This entry is where I ran into my first problem with the guitar. So I hope this is helpful to show people what to avoid doing.
I was going to go for a les paul style bridge and tailpiece. For those that don’t know, both of these bits of hardware need to have a piece hammered into a hole in the guitar (once the hole for it has been drilled out) for the bridge/tailpiece to then mount on. The piece was roughly 1cm wide, same as my router, so that’s what was used.
The problem was that these were now too wide for the bridge mounting pieces to sit into. Therefore the bridge would be loose. Now, the pressure of the strings does hold it down, but it means inaccurate intonation and therefore not playable guitar.
- First, with the suggestion from my Godfather, the mounting pieces were wrapped in masking tape to widen them, and covered in some glue, then placed in. That solved the looseness problem, but they were then practically cemented slightly out of place which added another problem for intonation.
- Second solution….find another bridge. That’s what I went for in the end and this is what I advise anyone else to do if this is their first build. Find a bridge that is just screwed into the guitar. This way, you only need to drill in a few screw-holes which is much easier a task.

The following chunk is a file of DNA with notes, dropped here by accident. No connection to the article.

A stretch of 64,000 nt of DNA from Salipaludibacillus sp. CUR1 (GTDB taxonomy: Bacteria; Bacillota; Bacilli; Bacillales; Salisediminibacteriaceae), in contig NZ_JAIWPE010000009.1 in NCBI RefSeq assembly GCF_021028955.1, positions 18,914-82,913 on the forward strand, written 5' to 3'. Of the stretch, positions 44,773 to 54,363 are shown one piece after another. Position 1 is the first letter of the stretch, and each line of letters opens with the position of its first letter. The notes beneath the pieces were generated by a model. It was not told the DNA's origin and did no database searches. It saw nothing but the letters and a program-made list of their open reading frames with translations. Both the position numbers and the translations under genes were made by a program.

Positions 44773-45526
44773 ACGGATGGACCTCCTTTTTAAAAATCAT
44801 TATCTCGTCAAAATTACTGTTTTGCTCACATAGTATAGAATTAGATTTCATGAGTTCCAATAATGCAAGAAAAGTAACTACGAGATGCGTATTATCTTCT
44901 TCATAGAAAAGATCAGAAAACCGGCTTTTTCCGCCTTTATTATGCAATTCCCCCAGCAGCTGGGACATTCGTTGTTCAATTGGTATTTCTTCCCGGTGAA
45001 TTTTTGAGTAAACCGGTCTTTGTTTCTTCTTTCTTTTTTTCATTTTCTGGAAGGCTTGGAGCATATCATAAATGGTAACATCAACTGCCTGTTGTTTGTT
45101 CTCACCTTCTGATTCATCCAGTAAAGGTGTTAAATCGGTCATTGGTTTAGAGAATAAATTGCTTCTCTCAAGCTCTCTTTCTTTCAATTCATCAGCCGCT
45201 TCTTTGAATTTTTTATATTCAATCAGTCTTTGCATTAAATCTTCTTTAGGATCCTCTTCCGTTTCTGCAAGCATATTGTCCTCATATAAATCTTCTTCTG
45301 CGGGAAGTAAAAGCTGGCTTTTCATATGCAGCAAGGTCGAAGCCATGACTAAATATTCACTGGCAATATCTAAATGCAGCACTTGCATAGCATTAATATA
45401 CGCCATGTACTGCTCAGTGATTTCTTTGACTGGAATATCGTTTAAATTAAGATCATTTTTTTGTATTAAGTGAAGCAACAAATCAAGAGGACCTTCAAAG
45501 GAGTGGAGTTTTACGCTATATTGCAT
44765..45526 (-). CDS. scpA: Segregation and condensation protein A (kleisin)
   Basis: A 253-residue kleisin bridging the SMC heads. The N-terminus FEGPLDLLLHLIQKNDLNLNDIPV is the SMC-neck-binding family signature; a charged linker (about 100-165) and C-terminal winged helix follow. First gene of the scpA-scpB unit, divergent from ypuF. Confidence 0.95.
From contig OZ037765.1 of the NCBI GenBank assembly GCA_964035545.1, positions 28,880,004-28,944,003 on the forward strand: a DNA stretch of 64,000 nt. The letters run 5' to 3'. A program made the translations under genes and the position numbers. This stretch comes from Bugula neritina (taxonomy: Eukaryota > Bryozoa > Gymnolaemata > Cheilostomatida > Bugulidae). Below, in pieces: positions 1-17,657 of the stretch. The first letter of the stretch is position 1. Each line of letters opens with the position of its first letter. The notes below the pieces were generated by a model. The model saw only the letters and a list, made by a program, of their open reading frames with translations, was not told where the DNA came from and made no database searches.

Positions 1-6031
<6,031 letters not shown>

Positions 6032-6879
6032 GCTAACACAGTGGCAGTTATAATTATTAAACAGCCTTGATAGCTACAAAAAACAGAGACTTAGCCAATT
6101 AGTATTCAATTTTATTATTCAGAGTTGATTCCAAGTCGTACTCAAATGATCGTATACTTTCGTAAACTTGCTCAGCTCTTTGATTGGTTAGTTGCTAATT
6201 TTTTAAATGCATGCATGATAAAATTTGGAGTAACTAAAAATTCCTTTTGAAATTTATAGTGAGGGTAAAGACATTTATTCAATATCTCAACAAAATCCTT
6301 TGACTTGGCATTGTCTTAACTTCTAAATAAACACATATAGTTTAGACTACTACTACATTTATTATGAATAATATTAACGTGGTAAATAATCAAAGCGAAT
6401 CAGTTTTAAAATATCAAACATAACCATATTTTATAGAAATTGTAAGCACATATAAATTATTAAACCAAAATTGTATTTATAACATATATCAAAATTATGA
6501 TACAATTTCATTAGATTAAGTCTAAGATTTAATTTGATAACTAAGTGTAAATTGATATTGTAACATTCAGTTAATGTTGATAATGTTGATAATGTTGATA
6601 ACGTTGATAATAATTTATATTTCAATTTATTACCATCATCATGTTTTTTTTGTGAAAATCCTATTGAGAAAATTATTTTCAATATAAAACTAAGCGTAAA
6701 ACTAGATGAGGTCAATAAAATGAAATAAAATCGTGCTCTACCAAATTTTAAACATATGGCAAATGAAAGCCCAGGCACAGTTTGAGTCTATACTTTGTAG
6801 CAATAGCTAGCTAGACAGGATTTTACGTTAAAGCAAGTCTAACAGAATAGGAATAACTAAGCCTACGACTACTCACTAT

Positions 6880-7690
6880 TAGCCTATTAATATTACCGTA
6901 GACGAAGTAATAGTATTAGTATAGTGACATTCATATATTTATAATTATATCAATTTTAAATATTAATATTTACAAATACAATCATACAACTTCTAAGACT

I went with a Strat style pickup configuration. This was because all my other working guitars at the time were humbuckers, and I was (and still am) a huge fan of Robin Trower who is famously loyal to Strats.
In this photo you can see how much planning I did for lining up the pickups. Use a ruler, draw out lines to guide the placement of the pickups as above. This massively helped the routing as well.
You can also see that the surface of the guitar gets really scratched in the process. Don’t worry, the sanding will come later!